Now, roughly a century after that period in history, citizens are calling for a reckoning. The Jim Crow laws, lynchings and prominence of white supremacy have been largely camouflaged in modern times, as Michelle Alexander revealed in her book, The New Jim Crow: Mass Incarceration in the Age of Colorblindness. Policies and practices to maintain the predominance of white rule, white privilege, white supremacy have been prettied up, as my Dad used to say. Look carefully though, and you can see where and how institutions and systems routinely give white people advantages over black people.

Map of the Confederate Statues in America. Southern Poverty Law Center, 2019
Map of Confederate statues in US, Southern Poverty Law Center, 2019

But you don’t have to delve deeply for symbols of the Confederacy. Confederate statues are abundant. Confederate flags are flown proudly across the country, even included in the Mississippi state flag. The image is displayed on bumper stickers and incorporated into clothing.  The statues and Confederate memorabilia were/are intended as a reminder of the underpinnings of the Old South and that the South — at least its philosophy on race — could rise again.  But, today, in many quarters, even that iconography is beginning to be relegated to the past.

In 1945, after World War II, the Allies banned all symbols of the Nazi regime. Flags were destroyed. Statues were taken down. Displaying the swastika was declared a crime. Nazis deemed criminals were sought, arrested and tried at Nuremberg. Everything that celebrated Hitler and his thinking disappeared from Germany. There was clarity. The philosophy of white Aryan superiority might continue to live in the psyches of some Germans. But, there would be no public venues created to celebrate what the government saw as the most shameful time in its nation’s history.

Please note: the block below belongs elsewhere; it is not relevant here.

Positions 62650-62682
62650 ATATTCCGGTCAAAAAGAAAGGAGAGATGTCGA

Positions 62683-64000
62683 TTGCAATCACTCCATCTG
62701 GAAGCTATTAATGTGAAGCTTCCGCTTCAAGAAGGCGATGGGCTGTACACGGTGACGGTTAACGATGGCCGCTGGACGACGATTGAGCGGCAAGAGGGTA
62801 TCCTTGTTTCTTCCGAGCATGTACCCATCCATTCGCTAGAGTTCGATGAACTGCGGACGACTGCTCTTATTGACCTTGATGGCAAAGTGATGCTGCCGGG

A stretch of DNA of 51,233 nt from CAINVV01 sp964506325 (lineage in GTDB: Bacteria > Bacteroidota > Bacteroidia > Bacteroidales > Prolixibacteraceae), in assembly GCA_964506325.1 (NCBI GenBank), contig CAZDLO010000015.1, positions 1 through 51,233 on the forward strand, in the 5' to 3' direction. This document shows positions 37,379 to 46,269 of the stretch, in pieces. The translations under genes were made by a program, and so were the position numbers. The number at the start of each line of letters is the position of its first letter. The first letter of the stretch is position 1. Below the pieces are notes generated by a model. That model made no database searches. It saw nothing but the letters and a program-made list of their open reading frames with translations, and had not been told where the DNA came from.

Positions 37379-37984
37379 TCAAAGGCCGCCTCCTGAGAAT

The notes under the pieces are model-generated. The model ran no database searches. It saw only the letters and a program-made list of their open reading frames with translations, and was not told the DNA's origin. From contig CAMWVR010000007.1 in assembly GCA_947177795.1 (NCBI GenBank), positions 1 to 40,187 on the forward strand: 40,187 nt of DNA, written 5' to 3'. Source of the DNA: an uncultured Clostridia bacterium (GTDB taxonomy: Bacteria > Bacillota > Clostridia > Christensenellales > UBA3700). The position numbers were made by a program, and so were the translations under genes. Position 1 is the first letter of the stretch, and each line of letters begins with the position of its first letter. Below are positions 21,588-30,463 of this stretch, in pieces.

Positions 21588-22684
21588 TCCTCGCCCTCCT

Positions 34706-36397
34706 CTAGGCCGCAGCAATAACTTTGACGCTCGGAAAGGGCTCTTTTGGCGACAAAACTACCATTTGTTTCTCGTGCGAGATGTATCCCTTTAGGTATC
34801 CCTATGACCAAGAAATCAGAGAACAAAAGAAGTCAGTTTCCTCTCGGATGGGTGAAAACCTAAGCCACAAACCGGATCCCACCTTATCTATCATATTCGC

When an end to apartheid came to South Africa, there were trials—truth and reconciliation. The oppressed and the oppressor were brought together to acknowledge the pain and try to move the country to heal.

In the (re)United States, not only were there no real punishments* for the South after the war, the sentiments of the South seemed to shape the post-war values of the entire country. The government of America has never addressed the racial core of the Civil War. That’s the crux of the issue:  America has never come to terms with slavery as this country’s original sin nor has it recognized the ongoing subjugation of black people.

Maybe until now.

Today, we, the people, are proclaiming it is time for that day of reckoning. The tearing down of these statues is a beginning, moving the country from the symbolic dismantling of the Confederacy to substance: an examination and re-calibration of all the elements of America: health care, education, housing laws and practices, banking and business, the judicial system, and so much more. All that underpins how America operates and ensures the advantaging of one race over another must change.